The Freedom to Worship In Indonesia: Surabaya Village Prohibits Church Construction
In the village of Surabaya, located in the northeast portion of Borneo Island in Indonesia, Christians are facing difficulty from the local Muslim majority when it comes to constructing houses of worship. On March 13th, 2023, it was reported that a church in the village was prohibited from building a place of worship. This is a worrying trend which highlights the difficulties that members of minority religions face in Indonesia when it comes to freedom of religion.
According to Human Rights Watch, the requirements set by the Indonesian government for obtaining permission to build houses of worship in Indonesia remain onerous and pose a major obstacle for people of minority faiths as they try to practice their religion. It is estimated that nearly 90% of Indonesians are Muslim and this majority has a disproportionate amount of power when it comes to religious freedom within the country.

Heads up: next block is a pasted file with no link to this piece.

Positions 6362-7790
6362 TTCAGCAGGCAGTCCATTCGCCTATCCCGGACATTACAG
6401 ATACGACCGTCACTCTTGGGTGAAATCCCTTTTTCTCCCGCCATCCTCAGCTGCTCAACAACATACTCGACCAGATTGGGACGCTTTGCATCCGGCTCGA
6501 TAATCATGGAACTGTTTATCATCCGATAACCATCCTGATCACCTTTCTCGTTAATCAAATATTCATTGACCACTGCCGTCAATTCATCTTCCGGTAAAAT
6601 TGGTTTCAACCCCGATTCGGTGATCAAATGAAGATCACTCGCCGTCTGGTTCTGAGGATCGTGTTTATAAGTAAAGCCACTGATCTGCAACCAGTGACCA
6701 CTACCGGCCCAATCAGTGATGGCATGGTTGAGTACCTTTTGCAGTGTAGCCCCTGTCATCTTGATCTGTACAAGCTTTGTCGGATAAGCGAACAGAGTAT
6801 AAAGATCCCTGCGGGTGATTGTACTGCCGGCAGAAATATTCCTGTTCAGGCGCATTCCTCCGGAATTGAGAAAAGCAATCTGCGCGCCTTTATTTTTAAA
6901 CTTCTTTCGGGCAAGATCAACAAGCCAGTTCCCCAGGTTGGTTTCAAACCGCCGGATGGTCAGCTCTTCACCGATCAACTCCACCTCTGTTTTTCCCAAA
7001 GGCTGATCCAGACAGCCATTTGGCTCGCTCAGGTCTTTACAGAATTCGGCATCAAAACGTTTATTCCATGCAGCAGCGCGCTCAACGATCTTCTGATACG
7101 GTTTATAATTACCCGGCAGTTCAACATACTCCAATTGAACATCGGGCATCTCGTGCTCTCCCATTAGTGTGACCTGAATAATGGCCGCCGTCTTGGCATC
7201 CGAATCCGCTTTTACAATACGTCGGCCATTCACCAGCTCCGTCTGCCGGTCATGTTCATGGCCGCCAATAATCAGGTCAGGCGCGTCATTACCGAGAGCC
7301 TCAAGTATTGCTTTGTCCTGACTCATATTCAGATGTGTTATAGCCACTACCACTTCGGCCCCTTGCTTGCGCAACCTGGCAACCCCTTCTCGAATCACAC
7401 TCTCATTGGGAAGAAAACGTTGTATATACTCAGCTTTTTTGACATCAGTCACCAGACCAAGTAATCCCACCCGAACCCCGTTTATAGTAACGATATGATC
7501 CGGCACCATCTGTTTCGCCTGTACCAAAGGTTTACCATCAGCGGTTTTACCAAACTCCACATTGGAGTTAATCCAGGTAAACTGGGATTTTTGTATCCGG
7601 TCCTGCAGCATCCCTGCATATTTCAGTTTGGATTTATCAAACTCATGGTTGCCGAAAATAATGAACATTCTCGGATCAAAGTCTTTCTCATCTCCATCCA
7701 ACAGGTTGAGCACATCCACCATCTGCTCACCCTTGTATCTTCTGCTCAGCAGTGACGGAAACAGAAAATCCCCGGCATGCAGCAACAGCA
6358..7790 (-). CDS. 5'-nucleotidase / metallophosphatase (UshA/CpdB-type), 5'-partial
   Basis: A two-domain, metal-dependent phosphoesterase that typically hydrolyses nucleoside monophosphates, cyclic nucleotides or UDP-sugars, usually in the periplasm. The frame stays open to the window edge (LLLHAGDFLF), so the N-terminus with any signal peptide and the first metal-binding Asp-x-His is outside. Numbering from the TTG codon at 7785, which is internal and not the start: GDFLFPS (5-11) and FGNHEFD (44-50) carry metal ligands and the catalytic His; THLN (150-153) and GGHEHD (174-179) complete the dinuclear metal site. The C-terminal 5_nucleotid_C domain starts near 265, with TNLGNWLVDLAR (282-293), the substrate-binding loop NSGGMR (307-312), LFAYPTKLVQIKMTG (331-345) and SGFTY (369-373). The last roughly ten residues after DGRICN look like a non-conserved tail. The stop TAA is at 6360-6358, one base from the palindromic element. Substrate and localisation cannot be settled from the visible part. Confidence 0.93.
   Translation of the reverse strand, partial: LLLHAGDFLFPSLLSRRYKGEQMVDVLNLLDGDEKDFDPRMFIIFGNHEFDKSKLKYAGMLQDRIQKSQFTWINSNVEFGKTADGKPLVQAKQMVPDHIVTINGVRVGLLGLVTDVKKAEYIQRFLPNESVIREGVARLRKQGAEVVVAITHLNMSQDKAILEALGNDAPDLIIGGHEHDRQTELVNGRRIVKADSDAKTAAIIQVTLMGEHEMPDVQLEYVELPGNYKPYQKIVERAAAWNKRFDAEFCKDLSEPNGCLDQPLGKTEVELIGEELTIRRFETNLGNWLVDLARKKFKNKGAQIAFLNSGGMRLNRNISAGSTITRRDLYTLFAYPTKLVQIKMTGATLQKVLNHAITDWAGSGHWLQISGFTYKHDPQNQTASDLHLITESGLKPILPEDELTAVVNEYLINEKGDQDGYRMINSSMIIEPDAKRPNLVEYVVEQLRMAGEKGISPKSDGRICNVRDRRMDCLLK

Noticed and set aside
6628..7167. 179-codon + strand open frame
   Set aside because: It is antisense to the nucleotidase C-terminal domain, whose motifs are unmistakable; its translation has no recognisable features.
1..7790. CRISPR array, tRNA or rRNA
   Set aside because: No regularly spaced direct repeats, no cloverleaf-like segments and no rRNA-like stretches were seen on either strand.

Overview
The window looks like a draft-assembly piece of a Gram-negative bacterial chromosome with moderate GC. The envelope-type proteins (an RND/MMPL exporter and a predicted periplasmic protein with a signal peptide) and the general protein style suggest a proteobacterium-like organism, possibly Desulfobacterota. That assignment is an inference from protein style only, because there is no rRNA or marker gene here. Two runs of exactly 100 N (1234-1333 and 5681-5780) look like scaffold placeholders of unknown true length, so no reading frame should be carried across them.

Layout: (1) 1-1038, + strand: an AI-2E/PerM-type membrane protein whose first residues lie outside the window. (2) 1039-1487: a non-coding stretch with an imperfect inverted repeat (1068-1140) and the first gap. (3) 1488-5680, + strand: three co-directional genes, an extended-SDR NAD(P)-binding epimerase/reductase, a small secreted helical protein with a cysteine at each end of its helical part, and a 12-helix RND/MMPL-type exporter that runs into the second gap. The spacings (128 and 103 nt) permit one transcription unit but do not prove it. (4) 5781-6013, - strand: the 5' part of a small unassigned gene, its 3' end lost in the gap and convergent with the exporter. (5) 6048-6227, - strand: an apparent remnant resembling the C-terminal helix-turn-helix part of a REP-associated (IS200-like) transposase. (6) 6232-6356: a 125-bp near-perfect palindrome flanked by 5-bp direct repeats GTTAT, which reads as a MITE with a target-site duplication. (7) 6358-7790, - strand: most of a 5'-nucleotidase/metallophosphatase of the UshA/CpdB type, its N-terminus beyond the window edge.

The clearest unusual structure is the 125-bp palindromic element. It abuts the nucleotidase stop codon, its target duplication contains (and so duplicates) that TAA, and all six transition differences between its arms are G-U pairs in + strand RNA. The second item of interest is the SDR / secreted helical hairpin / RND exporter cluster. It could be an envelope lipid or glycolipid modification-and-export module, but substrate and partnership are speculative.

In response to the situation in Surabaya village, it has been reported that the church intends to continue its construction despite the prohibition. This kind of determination to ensure that the freedom to worship is preserved is what should be celebrated and encouraged. The government must also do more to ensure that all faiths are granted the right to practice their religion openly and without fear of persecution or discrimination.
It is essential that action is taken by the authorities in Indonesia to ensure that all faiths are given the freedom to practice their beliefs without interference. This is a fundamental right that must be respected and protected if religious plurality is to be achieved in the country. Furthermore, individuals and organizations globally can help support persecuted Christians worldwide, by donating to organizations such as Morning Star News, which aims to continue raising awareness of these issues through their coverage and reporting. Together, with effort and determination, an equal and just society, where everyone has the right to practice their faith freely, can and will be achieved.